New-look for HOYS working hunter course

  • Course designer David Coles revealed a new-look track for the Cuddy Working Hunter Of The Year Championship at HOYS yesterday (Tuesday 8 October), and it made for interesting viewing.

    “For the first time I’ve completely changed it so that the distances are unrelated,” said David, who designed 12 fences, including two combinations. All except one of the fences caused penalties.

    From 37 starters there were seven clears, including from the winner, Amy James, who successfully defended her 2013 title on Columbus Nimbus.

    Nine horses knocked down one fence, which meant a total of 16 were brought back into the Andrew Bowens International Arena for the ridden/conformation phase.

    The working hunter course fence by fence

    Fence 1 This green oxer fell to the ground twice, and two horses refused it. One of these, the grey Bolero Greenfield, decanted his owner/rider Emma Stuart in the process and was eliminated.

    Fence 2 A right-hand circle around one half of the arena brought horses to this upright decorated with thatched cottages, which two horses dislodged.

    Fences 3 This rustic oxer with a brush underneath was on a straight line from the previous fence. One horse ran out and three had it down.

    Fence 4ab A sweeping left-hand turn took horses to the first combination, a hanging gate with back rail at a and an upright at b. Most horses went on two strides and two kicked out the first part, while one dislodged the second. The John Roberts-owned Avanti, who we tipped for success in our HOYS preview, faulted at the latter under Michael Jones, who was standing in for usual rider Jack Cochrane.

    Fence 5 This obstacle became one of the most influential. It was positioned at the end of the arena after horses had cantered past the exit and riders could choose from a line of three uprights, each with slim, wonky poles on top that fell easily.

    Fence 6 A right curve took horses to the water tray, which only one combination, Cornwall’s Andrew Williams and the Phillips’s Bodieve Toyboy, knocked down.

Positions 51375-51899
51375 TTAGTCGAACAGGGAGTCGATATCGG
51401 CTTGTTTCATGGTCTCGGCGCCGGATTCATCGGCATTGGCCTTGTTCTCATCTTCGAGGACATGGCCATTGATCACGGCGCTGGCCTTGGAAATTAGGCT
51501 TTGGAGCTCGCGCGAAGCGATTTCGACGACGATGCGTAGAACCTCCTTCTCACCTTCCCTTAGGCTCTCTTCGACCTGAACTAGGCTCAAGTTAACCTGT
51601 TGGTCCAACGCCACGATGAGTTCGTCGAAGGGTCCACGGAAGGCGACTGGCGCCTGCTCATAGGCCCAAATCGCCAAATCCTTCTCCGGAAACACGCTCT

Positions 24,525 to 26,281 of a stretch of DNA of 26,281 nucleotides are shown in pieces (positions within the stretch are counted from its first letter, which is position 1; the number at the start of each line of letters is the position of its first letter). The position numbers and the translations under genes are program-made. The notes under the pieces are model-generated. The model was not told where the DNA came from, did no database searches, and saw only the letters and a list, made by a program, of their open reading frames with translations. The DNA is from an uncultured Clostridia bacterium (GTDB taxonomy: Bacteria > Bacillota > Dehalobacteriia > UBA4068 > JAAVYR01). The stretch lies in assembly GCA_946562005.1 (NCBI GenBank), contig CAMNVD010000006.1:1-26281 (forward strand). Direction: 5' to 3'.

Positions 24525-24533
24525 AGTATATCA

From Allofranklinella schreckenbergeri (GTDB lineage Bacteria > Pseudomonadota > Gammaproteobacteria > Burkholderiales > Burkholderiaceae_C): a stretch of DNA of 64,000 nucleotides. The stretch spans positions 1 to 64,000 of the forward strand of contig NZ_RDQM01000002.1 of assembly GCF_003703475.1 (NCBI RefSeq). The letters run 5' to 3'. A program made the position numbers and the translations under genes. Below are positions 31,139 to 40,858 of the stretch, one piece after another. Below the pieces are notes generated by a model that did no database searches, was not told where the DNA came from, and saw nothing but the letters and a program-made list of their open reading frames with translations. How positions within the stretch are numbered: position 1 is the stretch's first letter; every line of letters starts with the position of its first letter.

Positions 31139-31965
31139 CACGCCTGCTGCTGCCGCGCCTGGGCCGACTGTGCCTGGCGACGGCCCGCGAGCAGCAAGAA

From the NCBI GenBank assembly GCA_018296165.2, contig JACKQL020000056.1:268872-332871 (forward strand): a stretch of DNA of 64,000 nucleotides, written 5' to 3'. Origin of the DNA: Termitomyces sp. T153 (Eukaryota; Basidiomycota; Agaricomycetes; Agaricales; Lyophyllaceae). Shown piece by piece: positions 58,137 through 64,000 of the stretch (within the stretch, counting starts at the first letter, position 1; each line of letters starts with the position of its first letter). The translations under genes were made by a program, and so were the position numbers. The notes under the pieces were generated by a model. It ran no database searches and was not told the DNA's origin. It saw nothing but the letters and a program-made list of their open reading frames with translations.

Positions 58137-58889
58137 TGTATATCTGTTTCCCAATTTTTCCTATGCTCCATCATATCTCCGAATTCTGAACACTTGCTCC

Fence 7 This innocuous rustic oxer was dislodged by five horses as they lined up for the most influential question on the course, a combination at 8ab.

    Fence 8ab This double of green brushes proved testing from the start, with eight of the first 10 horses being penalised here. Most went through on two strides, except Kelly Ward’s eight-year-old Grand Conan, who zoomed through clear on one. Both elements had a white pole on top and, with the lighting, it appeared difficult for horses to judge. Element a fell to the ground 12 times, including for Louise Bell on her first ride, W Get Smart, while six horses touched the second.

    Fence 9 Riders steered left to another rustic oxer at nine, which fell five times.

    Fence 10 Nicknamed ‘Stonehenge’, this unusual obstacle made from grey boulders required horses to jump across the arena and was the only fence that stayed upright all afternoon.

    Fence 11 The home straight did not provide a chance for riders to relax, as this rustic oxer with a green filler, positioned so that horses jumped towards the crowd, fell for 10 riders and Southerly Roberts’s intermediate eventer, Tinx, refused.

    Fence 12 Only one horse touched this white gate, which concluded the course.

    Find out what the winner, Amy James, thought of the working hunter course in next week’s H&H HOYS report, on sale Thursday 16 October.

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